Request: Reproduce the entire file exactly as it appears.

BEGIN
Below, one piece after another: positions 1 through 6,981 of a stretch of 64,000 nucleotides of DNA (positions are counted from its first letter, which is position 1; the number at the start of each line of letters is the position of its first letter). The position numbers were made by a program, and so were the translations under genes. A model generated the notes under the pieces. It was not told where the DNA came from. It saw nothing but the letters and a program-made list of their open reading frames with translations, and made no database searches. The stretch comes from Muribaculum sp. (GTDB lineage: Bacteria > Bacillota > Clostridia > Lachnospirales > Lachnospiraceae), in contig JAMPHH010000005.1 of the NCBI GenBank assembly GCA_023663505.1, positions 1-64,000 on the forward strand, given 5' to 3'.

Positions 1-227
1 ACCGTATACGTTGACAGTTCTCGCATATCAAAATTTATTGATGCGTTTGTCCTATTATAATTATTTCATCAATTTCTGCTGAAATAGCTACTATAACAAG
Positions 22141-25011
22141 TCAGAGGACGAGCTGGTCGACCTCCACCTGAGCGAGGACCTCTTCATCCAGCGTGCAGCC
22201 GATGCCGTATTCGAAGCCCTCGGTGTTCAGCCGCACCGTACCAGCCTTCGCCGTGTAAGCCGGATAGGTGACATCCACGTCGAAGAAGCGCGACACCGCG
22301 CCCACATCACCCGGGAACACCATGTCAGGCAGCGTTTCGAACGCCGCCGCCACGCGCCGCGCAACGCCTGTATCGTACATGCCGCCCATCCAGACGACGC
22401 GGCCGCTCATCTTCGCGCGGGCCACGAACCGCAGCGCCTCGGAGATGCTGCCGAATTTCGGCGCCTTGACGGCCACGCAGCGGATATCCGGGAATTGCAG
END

Below, one piece after another: positions 1 through 6,981 of a stretch of 64,000 nucleotides of DNA (positions are counted from its first letter, which is position 1; the number at the start of each line of letters is the position of its first letter). The position numbers were made by a program, and so were the translations under genes. A model generated the notes under the pieces. It was not told where the DNA came from. It saw nothing but the letters and a program-made list of their open reading frames with translations, and made no database searches. The stretch comes from Muribaculum sp. (GTDB lineage: Bacteria > Bacillota > Clostridia > Lachnospirales > Lachnospiraceae), in contig JAMPHH010000005.1 of the NCBI GenBank assembly GCA_023663505.1, positions 1-64,000 on the forward strand, given 5' to 3'.

Positions 1-227
1 ACCGTATACGTTGACAGTTCTCGCATATCAAAATTTATTGATGCGTTTGTCCTATTATAATTATTTCATCAATTTCTGCTGAAATAGCTACTATAACAAG
Positions 22141-25011
22141 TCAGAGGACGAGCTGGTCGACCTCCACCTGAGCGAGGACCTCTTCATCCAGCGTGCAGCC
22201 GATGCCGTATTCGAAGCCCTCGGTGTTCAGCCGCACCGTACCAGCCTTCGCCGTGTAAGCCGGATAGGTGACATCCACGTCGAAGAAGCGCGACACCGCG
22301 CCCACATCACCCGGGAACACCATGTCAGGCAGCGTTTCGAACGCCGCCGCCACGCGCCGCGCAACGCCTGTATCGTACATGCCGCCCATCCAGACGACGC
22401 GGCCGCTCATCTTCGCGCGGGCCACGAACCGCAGCGCCTCGGAGATGCTGCCGAATTTCGGCGCCTTGACGGCCACGCAGCGGATATCCGGGAATTGCAG